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Health & Wellness: December 2020

Everyone has an event that will be remembered forever that will represent the year 2020

  • Children will claim it as the year when schooling was disrupted. Even though every child supposedly now has a computer, using a computer specifically for educational purposes is not the same as using it to play Minecraft with friends! Every child can report of a period of this year as the time when trying to communicate with classmates, teachers and friends was most challenging. 
  • Adults will reflect on 2020 as the year they stepped into the shoes of teachers or the year they went to work in their pajamas or the year they lost their job and had to figure out creative ways to feed, clothe and shelter their families. Some may see 2020 as the worst year ever. 
  • Others may see it as the year where life began to slow down and be totally unpredictable. 
  • Some people had impressive jobs one day and the next day the business had to shut its doors! 
  • Graduates experienced a new way of graduating; seniors lamented over missing proms. College graduates are still wallowing in the ever-growing sea of unemployment. 
  • Many people found themselves in food pantry lines for the first time in their lives. 
  • Additionally, 2020 can be remembered for governmental mismanagement of the pandemic, the exposure of the gross failures of our social system, legitimate and important protests, a divorce from routines we rely on and people we love, coming to grips with the fact that our future is NOT in our control.

By now, nine months into this pandemic, we are facing over 262,000 deaths and more than 12.6 million coronavirus cases. Even though people are wearing masks, washing hands and trying to be socially distant, exposure to people with the virus is not fail-safe when we still have to shop for food and feed our cars with gas.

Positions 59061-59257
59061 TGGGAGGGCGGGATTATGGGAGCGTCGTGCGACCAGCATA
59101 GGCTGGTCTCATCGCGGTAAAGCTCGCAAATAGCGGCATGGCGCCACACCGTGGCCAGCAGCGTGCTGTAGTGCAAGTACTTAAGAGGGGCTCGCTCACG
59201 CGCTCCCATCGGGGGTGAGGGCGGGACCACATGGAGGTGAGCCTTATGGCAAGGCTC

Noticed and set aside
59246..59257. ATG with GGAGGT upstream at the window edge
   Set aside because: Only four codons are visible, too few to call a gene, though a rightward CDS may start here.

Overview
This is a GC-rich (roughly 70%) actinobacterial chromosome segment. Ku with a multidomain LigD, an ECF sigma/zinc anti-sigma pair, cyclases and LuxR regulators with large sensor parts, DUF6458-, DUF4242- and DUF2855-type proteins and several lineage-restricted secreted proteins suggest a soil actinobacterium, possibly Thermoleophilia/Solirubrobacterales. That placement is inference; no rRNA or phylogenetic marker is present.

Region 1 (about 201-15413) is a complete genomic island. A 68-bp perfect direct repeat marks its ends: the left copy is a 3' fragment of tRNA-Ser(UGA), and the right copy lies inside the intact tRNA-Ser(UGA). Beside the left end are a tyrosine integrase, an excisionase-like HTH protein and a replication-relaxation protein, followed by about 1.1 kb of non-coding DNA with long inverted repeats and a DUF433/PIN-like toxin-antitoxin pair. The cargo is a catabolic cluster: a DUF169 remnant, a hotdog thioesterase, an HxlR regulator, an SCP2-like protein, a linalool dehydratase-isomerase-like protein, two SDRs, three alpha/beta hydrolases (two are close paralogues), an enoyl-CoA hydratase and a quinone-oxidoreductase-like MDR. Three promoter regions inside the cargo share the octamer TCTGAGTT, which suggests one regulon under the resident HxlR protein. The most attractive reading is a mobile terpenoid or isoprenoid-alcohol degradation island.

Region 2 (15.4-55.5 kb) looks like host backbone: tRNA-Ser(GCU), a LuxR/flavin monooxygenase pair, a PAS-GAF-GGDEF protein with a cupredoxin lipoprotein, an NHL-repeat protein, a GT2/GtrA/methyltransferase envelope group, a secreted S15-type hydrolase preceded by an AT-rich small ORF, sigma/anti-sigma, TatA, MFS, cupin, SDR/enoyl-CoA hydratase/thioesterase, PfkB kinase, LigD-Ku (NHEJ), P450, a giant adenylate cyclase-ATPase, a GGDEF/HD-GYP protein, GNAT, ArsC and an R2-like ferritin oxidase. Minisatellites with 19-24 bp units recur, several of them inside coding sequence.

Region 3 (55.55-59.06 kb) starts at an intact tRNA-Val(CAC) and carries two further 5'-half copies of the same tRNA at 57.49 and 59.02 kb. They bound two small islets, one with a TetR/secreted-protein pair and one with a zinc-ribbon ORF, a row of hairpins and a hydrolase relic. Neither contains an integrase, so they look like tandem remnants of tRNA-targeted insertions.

But, in actuality, this may be the worst year for this generation, but equally horrible years have existed in the past. 

  • In the year 536, a volcano erupted in Ireland, causing the sun to dim for 1.5 years. That event led to a global cold spell. 
  • In 1918, there was the Spanish flu pandemic. 
  • And each year between 1929 and 1933, the people suffered from the Great Depression. 
  • In 1968 we were in the midst of the Vietnam War, Martin Luther King and Robert Kennedy were assassinated, police beat protestors at the DNC and there were nation-wide rebellions. 

Rating years from bad to worst is not the objective of this writing, but it is to bring awareness to the fact that we have suffered greatly this year and so have our ancestors. There is a constant embedded in each “bad” year and that constant is that the events have dropped an enormous amount of stress onto our lives. 

Everyone reacts differently to stress and in many cases, our reaction is dependent on our background, our social support, our financial situation, our health and emotional background, and our community support, among others. From a mental health perspective, it is critical that while trying to manage the daily physical needs of our families, tending to our mental health is a number one priority. 

  • MAKE time to breathe deeply, stretch, or meditate daily. 
  • Consciously eat nutritious meals.
  • Exercise as often as possible, even if it is taking a daily walk around the neighborhood.
  • Get a good night’s sleep.
  • Take intentional time to unwind.
  • Connect with others via online, social media, phone or mail. 
  • YOUR attitude toward a situation is critical. Recognize that 2020 is a moment in time. It WILL pass. 
  • Meanwhile, look for the sunrise; find something to smile about, to laugh at. Look for the beautiful/the good. 

Our lives are living proof that we can move through these hard times.

Kimya Moyo, Health Liaison

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